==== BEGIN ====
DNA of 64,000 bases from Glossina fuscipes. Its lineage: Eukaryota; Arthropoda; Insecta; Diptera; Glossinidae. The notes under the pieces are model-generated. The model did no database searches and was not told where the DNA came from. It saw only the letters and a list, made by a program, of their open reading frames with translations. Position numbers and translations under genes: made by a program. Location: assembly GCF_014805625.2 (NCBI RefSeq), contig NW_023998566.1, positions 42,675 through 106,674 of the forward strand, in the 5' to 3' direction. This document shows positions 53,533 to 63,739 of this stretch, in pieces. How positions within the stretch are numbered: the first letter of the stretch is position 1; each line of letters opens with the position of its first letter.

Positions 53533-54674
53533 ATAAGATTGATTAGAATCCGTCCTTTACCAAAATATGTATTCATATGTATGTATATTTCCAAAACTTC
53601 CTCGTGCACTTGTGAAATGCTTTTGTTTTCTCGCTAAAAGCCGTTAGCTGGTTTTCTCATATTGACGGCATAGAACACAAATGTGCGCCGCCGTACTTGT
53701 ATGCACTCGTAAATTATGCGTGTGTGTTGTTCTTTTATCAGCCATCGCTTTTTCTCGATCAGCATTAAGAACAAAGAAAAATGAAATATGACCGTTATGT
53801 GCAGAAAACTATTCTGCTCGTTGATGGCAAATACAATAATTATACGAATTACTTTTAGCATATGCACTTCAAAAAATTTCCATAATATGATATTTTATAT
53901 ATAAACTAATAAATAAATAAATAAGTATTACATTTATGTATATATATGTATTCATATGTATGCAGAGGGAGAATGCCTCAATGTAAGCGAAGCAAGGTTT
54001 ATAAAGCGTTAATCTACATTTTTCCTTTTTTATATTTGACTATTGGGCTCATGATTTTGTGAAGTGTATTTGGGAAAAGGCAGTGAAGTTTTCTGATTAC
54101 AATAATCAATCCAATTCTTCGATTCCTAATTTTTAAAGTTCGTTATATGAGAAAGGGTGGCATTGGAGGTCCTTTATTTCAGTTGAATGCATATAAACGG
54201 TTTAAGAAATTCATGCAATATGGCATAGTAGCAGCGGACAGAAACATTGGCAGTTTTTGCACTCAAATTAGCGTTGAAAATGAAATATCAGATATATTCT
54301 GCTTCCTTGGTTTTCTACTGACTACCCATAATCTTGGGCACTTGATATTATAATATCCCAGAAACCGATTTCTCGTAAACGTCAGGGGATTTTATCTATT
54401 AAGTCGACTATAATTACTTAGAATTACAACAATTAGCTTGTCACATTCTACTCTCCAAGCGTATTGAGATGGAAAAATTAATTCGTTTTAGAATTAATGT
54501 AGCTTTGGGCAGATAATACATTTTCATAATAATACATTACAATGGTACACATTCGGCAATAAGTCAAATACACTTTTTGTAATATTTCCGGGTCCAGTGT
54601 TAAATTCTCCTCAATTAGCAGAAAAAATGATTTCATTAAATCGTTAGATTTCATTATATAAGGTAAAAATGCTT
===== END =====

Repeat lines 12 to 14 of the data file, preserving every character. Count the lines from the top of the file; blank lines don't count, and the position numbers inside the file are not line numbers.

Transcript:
54401 AAGTCGACTATAATTACTTAGAATTACAACAATTAGCTTGTCACATTCTACTCTCCAAGCGTATTGAGATGGAAAAATTAATTCGTTTTAGAATTAATGT
54501 AGCTTTGGGCAGATAATACATTTTCATAATAATACATTACAATGGTACACATTCGGCAATAAGTCAAATACACTTTTTGTAATATTTCCGGGTCCAGTGT
54601 TAAATTCTCCTCAATTAGCAGAAAAAATGATTTCATTAAATCGTTAGATTTCATTATATAAGGTAAAAATGCTT